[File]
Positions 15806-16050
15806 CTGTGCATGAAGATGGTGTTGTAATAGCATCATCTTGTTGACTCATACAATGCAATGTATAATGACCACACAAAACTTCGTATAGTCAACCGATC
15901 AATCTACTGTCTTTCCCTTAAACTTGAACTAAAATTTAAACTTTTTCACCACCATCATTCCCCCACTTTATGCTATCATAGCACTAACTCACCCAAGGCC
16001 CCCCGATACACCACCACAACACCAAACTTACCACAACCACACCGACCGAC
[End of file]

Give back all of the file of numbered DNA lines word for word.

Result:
Positions 15806-16050
15806 CTGTGCATGAAGATGGTGTTGTAATAGCATCATCTTGTTGACTCATACAATGCAATGTATAATGACCACACAAAACTTCGTATAGTCAACCGATC
15901 AATCTACTGTCTTTCCCTTAAACTTGAACTAAAATTTAAACTTTTTCACCACCATCATTCCCCCACTTTATGCTATCATAGCACTAACTCACCCAAGGCC
16001 CCCCGATACACCACCACAACACCAAACTTACCACAACCACACCGACCGAC